1st Edition

Indigenous Rights and Water Resource Management Not Just Another Stakeholder

By Katie O'Bryan Copyright 2019
    282 Pages
    by Routledge

    282 Pages
    by Routledge

    In an era of climate change, the need to manage our water resources effectively for future generations has become an increasingly significant challenge. Indigenous management practices have been successfully used to manage inland water systems around the world for thousands of years, and Indigenous people have been calling for a greater role in the management of water resources. As First Peoples and as holders of important knowledge of sustainable water management practices, they regard themselves as custodians and rights holders, deserving of a meaningful role in decision-making. This book argues that a key (albeit not the only) means of ensuring appropriate participation in decision-making about water management is for such participation to be legislatively mandated. To this end, the book draws on case studies in Australia and New Zealand in order to elaborate the legislative tools necessary to ensure Indigenous participation, consultation and representation in the water management landscape.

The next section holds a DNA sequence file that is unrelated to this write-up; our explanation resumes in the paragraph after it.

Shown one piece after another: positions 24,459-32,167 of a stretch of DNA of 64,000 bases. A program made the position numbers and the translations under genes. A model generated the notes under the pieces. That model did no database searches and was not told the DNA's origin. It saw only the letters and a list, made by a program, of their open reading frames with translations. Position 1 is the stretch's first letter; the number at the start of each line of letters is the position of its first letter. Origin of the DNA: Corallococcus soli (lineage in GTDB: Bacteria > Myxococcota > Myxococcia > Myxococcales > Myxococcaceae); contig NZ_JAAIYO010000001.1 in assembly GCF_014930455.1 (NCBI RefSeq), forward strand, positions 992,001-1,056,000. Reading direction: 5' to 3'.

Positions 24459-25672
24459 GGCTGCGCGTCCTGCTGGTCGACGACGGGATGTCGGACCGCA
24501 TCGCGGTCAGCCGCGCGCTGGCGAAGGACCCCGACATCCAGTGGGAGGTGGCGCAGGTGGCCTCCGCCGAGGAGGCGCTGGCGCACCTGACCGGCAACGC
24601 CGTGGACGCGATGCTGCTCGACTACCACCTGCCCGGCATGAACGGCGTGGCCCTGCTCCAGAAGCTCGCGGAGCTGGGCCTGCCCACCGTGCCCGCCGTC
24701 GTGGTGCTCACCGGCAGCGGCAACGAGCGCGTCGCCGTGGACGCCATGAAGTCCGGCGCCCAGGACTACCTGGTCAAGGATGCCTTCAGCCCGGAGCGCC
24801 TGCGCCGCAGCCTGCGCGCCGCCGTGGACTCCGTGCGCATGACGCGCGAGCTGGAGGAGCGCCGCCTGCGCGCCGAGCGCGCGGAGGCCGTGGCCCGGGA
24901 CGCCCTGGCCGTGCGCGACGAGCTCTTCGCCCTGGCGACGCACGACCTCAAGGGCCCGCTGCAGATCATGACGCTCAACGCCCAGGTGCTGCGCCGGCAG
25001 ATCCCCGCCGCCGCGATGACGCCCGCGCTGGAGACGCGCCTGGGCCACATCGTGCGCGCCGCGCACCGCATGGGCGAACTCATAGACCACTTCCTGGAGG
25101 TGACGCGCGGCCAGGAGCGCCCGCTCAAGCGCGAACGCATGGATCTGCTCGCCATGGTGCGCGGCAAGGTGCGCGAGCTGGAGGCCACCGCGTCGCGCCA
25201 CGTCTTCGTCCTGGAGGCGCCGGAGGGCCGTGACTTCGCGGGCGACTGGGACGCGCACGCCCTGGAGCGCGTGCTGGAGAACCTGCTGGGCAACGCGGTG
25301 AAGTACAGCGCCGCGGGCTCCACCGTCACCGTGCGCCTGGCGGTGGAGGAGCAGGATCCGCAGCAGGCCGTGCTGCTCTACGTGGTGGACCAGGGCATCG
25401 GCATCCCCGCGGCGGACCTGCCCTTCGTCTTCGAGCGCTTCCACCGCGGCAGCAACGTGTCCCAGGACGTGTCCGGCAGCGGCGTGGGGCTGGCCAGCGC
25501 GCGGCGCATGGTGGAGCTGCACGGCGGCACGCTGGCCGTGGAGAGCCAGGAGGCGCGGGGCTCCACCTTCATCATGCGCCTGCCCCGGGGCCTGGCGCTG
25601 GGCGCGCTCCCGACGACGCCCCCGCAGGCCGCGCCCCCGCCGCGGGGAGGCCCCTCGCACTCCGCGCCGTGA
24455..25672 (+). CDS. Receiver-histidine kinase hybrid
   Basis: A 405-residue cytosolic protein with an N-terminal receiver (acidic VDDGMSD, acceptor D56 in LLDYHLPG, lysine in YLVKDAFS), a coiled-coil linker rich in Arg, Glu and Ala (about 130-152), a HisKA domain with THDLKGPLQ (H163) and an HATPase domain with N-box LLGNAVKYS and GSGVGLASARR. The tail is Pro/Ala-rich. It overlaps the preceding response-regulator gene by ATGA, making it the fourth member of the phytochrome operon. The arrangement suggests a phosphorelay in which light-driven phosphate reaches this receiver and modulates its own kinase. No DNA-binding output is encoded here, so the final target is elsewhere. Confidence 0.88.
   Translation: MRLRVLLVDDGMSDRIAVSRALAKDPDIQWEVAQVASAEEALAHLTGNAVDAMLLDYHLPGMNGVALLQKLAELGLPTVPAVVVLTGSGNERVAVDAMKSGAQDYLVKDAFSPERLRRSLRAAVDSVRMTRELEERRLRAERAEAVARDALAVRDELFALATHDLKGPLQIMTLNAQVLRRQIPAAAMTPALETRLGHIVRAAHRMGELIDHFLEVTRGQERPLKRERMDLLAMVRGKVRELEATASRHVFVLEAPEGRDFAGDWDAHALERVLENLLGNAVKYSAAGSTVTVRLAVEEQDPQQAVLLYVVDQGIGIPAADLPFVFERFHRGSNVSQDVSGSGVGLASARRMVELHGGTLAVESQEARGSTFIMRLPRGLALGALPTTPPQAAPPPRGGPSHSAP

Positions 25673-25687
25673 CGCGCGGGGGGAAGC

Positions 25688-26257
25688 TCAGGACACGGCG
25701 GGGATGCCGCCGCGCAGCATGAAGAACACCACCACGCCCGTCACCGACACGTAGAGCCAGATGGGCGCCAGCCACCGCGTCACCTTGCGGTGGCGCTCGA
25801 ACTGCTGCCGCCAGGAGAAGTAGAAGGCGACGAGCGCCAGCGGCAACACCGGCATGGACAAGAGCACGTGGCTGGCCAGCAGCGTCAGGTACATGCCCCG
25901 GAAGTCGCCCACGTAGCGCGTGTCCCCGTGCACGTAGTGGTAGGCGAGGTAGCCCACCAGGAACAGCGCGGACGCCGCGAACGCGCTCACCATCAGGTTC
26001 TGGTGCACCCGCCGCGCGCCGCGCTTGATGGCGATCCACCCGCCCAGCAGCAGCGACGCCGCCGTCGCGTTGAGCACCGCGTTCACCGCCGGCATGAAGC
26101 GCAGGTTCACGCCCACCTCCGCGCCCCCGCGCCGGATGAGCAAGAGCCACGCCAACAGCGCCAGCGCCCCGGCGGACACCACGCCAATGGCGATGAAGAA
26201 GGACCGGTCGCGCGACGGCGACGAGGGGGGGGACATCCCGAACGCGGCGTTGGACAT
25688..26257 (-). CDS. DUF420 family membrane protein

1. Indigenous Rights in the International Context

    Part I: Case Study – Australia

    2. History of Water Law in Australia

    3. Indigenous Participation in the Development of Australian Water Management Regimes

    4. Native Title as a Source of Indigenous Water Management Rights

    5. Other Commonwealth Legislation as a Source of Indigenous Water Management Rights

    6. Overview of State and Territory Water Management Regimes

    Part II: Case Study: Victoria

    7. Indigenous Involvement in Water Management – the Water Act 1989 (Vic)

    8. Victorian Indigenous Rights Legislation and the Management of Water Resources

    9. Indigenous Participation in Water Management via Environmental and Land Management Legislation

    Part III: Case Study: Aotearoa-New Zealand

    10. History of Water Law in Aotearoa-New Zealand

    11. Engaging with Māori Rights: Native Title, and the Resource Management Act 1991 (NZ)

    12. Treaty Settlements

    Part IV: The Way Forward

    13. Legislative Reform Proposals

    14. Lessons to be Learned


    Katie O'Bryan is based in the Faculty of Law at Monash University, Melbourne.